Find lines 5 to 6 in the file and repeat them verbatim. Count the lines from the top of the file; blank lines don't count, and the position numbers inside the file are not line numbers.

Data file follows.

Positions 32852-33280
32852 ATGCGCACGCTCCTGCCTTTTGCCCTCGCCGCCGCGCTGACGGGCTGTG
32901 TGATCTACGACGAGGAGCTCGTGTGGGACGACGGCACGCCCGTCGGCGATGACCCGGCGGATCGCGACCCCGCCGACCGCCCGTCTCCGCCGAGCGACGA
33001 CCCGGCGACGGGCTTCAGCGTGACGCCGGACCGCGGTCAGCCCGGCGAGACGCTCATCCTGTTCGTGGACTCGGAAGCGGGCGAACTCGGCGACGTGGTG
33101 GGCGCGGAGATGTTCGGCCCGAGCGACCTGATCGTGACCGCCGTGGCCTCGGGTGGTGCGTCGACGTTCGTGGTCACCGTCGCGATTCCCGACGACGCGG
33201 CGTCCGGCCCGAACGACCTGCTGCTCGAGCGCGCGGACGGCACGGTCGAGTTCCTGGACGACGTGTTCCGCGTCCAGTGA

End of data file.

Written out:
33101 GGCGCGGAGATGTTCGGCCCGAGCGACCTGATCGTGACCGCCGTGGCCTCGGGTGGTGCGTCGACGTTCGTGGTCACCGTCGCGATTCCCGACGACGCGG
33201 CGTCCGGCCCGAACGACCTGCTGCTCGAGCGCGCGGACGGCACGGTCGAGTTCCTGGACGACGTGTTCCGCGTCCAGTGA